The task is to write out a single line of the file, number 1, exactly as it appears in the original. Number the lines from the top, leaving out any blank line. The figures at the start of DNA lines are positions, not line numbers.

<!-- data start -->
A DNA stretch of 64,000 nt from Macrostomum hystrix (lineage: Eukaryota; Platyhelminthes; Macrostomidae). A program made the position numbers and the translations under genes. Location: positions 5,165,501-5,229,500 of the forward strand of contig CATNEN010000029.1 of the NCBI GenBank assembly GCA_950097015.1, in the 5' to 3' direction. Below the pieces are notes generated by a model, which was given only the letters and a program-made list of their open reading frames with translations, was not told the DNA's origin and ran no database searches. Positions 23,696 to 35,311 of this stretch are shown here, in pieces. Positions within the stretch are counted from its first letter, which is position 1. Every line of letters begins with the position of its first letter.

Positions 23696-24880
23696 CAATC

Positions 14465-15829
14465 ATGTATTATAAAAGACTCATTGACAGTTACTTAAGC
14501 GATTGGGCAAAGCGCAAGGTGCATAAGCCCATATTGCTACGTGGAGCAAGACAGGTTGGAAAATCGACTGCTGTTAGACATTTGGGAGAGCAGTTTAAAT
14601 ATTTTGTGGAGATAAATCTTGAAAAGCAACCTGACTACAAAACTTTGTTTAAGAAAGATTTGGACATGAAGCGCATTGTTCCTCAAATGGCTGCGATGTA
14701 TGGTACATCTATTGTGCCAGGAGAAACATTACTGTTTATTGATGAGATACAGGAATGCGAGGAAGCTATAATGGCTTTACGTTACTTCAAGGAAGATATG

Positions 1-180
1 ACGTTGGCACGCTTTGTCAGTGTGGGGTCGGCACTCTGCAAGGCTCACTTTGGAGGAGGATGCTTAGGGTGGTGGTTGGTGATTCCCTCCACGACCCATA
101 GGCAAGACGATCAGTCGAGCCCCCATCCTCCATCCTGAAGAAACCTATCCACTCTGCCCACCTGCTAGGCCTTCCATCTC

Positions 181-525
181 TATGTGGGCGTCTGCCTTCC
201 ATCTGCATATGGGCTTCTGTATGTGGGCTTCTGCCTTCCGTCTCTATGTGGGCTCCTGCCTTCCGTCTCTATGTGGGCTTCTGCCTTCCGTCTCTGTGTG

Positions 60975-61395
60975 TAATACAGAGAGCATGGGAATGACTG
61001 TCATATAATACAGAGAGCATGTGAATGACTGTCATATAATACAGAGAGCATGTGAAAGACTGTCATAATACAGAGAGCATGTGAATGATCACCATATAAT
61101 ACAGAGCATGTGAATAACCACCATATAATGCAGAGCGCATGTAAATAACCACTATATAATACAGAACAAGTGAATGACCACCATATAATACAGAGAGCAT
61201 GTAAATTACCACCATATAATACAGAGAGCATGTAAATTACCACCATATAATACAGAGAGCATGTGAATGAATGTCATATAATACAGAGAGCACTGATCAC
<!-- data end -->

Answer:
A DNA stretch of 64,000 nt from Macrostomum hystrix (lineage: Eukaryota; Platyhelminthes; Macrostomidae). A program made the position numbers and the translations under genes. Location: positions 5,165,501-5,229,500 of the forward strand of contig CATNEN010000029.1 of the NCBI GenBank assembly GCA_950097015.1, in the 5' to 3' direction. Below the pieces are notes generated by a model, which was given only the letters and a program-made list of their open reading frames with translations, was not told the DNA's origin and ran no database searches. Positions 23,696 to 35,311 of this stretch are shown here, in pieces. Positions within the stretch are counted from its first letter, which is position 1. Every line of letters begins with the position of its first letter.